Johanna Quandt dies peacefully at her home in Bad Homburg, just outside of Frankfurt, at the age of 89. She was the matriarch of the family that controls the automaker BMW, and one of the wealthiest people in Germany, according to the New York Times.
Quandt was hands-off and a discreet broker of political and artistic patronage with a fortune estimated over $14 billion. Johanna was rarely seen at BMW, but enjoyed a life of privilege and wealth.
Born Johanna Bruhn into an art historian’s family in Berlin in 1926, her early life was disrupted by World War 2. After it, she became first the secretary, then (at the age of 34) the third wife, of industrialist Herbert Quandt.
Johanna Quandt died after she built a stake in the Munich-based Bayerische Motoren-Werke AG when it was near bankruptcy in an effort to stop it being taken over by Stuttgart-based Daimler-Benz. Herbert had inherited a broad portfolio of industrial shareholdings from his father, inevitably including those who had contributed to Nazi Germany’s war effort.
A TV documentary exposed the scale of those links (Quandt’s factories made firearms and anti-aircraft weapons, among other things), leading Johanna–belatedly in many people’s eyes-to commission a deeper investigation that confirmed the use of forced labor.
Herbert Quandt died in 1982, leaving a 47% stake in the carmaker divided between Johanna and their two children, Stefan and Susanne, who have been the family’s representatives on the board since Johanna retired in 1997. Bloomberg quoted a spokesman for Quandt Foundation, which oversaw the bulk of Johanna’s fortune, as saying that the stake will stay within the family, although he didn’t say how it would be administered in future.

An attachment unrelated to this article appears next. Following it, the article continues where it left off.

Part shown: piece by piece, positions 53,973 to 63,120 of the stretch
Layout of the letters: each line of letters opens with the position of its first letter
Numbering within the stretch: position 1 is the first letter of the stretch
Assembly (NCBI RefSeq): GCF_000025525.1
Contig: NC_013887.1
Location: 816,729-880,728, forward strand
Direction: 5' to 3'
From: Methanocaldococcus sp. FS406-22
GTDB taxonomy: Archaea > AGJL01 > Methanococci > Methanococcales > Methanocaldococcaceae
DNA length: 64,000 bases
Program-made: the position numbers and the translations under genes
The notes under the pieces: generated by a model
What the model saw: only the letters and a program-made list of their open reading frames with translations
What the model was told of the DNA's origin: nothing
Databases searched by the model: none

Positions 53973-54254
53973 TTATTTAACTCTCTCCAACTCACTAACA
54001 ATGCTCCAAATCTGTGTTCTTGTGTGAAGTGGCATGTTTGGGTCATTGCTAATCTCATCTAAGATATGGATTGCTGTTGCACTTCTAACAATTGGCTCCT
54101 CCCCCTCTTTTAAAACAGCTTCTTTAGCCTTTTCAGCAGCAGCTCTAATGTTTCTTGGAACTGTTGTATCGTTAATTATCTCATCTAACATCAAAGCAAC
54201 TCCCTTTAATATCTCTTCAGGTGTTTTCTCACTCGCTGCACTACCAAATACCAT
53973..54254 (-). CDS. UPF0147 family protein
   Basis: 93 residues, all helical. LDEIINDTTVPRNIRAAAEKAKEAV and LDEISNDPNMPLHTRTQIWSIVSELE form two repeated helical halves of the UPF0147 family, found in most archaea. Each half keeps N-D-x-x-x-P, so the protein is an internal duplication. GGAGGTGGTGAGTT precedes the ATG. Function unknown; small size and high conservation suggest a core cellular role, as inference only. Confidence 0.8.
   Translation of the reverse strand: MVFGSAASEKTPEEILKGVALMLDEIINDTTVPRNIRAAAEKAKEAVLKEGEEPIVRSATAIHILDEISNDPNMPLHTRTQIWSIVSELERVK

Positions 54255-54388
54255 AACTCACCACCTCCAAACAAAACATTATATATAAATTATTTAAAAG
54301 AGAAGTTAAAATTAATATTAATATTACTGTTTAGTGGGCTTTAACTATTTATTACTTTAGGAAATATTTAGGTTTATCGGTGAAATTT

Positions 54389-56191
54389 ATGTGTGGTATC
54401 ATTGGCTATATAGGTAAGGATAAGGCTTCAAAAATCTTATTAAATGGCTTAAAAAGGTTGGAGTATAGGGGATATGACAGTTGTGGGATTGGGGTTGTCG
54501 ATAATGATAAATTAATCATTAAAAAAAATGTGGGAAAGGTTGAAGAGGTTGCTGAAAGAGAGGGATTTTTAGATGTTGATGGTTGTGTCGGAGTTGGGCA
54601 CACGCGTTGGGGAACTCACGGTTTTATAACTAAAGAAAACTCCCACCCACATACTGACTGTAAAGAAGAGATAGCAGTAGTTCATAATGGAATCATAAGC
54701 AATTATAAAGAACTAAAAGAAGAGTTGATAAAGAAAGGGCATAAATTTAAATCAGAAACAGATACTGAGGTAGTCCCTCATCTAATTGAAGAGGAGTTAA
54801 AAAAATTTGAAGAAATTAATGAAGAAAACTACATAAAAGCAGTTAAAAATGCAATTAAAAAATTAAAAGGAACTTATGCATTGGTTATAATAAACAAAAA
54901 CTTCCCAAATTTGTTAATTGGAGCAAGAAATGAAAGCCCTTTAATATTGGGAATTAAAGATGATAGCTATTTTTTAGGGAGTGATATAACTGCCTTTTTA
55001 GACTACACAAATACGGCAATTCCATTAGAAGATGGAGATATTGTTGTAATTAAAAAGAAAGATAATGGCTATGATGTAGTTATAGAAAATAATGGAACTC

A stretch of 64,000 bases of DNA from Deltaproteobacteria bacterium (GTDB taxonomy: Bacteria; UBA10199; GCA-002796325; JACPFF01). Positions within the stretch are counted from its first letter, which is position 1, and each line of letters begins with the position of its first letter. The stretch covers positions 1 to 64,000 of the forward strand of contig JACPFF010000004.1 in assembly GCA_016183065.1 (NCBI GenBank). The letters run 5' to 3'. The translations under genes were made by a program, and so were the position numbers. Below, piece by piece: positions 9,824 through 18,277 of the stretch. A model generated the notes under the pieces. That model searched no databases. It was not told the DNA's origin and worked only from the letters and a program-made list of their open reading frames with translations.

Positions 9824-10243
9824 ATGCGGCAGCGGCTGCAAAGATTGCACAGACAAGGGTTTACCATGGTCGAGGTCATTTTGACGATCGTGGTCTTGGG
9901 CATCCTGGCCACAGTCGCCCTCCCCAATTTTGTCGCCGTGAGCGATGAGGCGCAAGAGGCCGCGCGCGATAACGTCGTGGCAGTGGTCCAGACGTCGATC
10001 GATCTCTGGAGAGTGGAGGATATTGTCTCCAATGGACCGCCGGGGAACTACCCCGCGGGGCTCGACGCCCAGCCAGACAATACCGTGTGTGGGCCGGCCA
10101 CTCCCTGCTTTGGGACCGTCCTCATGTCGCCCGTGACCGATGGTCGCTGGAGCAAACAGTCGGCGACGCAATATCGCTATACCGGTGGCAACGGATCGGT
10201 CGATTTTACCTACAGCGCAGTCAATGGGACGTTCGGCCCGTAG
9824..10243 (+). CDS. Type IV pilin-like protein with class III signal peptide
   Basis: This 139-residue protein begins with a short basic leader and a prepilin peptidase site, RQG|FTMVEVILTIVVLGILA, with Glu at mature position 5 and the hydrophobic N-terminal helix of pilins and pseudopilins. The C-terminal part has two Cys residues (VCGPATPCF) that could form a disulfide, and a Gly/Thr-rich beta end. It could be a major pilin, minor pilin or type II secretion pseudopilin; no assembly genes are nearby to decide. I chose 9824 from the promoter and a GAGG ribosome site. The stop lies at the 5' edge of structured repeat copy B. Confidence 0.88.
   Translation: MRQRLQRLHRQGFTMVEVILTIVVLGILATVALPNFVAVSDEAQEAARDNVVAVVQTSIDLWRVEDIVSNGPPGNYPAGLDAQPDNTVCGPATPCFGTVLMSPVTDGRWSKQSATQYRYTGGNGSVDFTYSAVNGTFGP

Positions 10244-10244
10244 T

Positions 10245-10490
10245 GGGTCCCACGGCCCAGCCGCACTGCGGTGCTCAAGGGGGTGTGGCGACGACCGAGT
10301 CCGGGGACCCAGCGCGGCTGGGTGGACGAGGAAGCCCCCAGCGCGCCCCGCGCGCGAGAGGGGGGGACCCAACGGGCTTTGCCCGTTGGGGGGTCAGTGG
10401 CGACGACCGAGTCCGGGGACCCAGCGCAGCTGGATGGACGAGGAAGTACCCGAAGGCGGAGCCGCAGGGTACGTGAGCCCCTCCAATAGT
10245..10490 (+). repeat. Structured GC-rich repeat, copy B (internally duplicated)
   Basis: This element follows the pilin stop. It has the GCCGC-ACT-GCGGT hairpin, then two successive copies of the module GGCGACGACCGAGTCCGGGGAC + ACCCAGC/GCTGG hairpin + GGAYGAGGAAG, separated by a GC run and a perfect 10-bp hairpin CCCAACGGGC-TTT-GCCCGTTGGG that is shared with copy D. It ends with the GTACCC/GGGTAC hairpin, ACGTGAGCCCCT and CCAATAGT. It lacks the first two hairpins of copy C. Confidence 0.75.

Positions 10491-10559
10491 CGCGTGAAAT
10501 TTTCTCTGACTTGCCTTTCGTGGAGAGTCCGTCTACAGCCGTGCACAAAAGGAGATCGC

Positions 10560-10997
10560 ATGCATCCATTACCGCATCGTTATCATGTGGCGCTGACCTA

Over the years, she was happy to leave the running of her company to a series of professional managers who rarely faltered in building value for their employer. In stark contrast to mass-market rival Volkswagen AG, BMW’s growth has been overwhelmingly organic, and acquisitions such as that of the Mini and Rolls Royce brands have been very much the exception.
Johanna overcame the somewhat tacky beginnings of her wealth to become the kind of patrician that German capitalists always pointed to as an example: sober, modest and extremely private. In a rare public event to mark Quandt’s 80th birthday, her son Stefan had said that she really couldn’t understand why people were so interested in her.
From her position out of the public eye, she was a big donor both to Angela Merkel’s Christian Democratic Union, Germany’s biggest center-right party, and latterly to the smaller, more overtly pro-business Free Democrats. Her generous patronage of business journalism-including sponsorship of younger journalists and an annual prize–also ensured her a good measure of respect from Germany’s press throughout her life.
In later life, however, Johanna Quandt gave far more to the arts and to healthcare research.